It’s not high-tech, but when was the last time you checked out an offer for storage or a new wallet? Due diligence means finding evidence for the claims made in an offer and a product. If you can understand the code, great, head to GitHub and check out a project’s claims it builds security features into its product like it says it does. You can also look for evidence there are trading controls, and understand where coins go when users put them in. How do they come back out? Where are they stored? How secure are the smart contracts that control trading those coins?

2. Cold Storage

It’s not very liquid, but if you’re holding coins and not cashing out anytime soon, storing them offline is the safest way you can ensure they’re safe. Some of your investments should be set aside for longer-term holding, and there’s no reason to let these linger online.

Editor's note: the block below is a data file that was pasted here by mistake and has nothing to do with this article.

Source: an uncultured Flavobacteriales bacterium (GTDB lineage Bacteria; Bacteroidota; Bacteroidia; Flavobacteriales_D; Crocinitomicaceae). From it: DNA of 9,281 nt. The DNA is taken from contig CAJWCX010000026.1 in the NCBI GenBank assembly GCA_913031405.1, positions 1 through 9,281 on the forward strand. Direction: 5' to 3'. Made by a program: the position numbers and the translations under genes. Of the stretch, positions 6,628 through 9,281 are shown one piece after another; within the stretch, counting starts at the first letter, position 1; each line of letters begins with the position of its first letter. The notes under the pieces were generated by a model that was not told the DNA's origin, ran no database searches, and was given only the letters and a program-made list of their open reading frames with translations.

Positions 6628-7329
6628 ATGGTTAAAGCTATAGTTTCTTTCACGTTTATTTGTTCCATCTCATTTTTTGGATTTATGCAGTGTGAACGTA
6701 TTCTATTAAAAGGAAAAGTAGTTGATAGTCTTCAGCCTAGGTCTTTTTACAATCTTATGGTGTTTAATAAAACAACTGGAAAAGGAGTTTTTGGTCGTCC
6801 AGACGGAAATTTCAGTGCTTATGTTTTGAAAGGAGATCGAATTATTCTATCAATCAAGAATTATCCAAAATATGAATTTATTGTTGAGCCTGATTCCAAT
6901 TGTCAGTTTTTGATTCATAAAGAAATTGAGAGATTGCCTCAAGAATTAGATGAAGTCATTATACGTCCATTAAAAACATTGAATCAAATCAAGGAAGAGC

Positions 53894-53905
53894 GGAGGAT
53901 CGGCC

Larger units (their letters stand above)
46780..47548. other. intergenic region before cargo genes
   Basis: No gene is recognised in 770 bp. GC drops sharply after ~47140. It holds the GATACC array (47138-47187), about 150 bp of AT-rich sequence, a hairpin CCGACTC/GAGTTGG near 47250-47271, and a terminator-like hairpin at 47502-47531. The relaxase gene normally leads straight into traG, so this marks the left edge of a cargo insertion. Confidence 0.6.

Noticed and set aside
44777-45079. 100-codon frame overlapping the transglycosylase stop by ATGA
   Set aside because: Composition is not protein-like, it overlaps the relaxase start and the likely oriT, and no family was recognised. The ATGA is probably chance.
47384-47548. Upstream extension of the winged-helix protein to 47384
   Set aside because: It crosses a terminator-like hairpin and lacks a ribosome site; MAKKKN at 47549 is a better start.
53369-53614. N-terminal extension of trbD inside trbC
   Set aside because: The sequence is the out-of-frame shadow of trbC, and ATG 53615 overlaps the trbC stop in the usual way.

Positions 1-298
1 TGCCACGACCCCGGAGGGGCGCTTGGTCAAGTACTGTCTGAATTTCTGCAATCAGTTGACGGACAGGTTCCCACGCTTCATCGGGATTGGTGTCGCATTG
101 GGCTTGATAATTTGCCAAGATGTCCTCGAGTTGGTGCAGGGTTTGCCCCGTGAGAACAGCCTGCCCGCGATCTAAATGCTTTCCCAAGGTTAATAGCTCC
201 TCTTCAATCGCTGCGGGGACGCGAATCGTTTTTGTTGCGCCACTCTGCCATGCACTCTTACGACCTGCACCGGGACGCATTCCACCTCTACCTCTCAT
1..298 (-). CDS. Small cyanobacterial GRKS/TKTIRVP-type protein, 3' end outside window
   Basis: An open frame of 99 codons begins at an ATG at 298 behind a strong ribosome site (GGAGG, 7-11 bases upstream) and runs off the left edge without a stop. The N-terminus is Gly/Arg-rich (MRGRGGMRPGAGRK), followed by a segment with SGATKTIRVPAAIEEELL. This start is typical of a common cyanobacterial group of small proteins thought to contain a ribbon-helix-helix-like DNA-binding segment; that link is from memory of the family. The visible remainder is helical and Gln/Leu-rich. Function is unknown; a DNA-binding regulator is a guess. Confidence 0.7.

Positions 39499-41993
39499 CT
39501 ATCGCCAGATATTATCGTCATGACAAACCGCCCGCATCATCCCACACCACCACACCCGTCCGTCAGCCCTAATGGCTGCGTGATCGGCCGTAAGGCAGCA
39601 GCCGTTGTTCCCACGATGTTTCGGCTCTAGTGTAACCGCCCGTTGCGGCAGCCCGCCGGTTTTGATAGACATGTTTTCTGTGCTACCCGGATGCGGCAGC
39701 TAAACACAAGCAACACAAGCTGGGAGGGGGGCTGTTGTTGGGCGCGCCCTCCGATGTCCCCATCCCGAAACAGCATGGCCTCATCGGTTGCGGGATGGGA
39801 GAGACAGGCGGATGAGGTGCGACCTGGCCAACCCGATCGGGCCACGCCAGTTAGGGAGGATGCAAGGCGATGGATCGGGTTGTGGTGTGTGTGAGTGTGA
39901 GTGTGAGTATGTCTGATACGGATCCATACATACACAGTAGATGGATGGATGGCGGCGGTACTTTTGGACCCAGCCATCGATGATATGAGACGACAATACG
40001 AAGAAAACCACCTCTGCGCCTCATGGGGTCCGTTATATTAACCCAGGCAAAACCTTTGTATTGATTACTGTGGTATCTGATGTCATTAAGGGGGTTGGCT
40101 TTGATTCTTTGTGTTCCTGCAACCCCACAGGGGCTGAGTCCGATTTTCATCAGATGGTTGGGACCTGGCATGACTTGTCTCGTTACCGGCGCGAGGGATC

3. Equipment Check!

When was the last time you ran anti-virus software? Are you trading on three or four different devices? A new computer, a clean software check, and vigilance online means keeping your risk low. A new phone that is used only for trading can also be a secure bet.

4. Try using an Authenticator and a Single IP VPN

Google is just one option that allows users to log in from a single IP address only. If you don’t surf with a VPN, this is an easy way to make sure all your transactions are coming from a single place and that exchanges recognize your computer and can alert you if someone tries logging in from a different device. If you do use a VPN, try a premium service with a single IP address whitelisted. Try to use a VPN. Do not trade on public internet networks.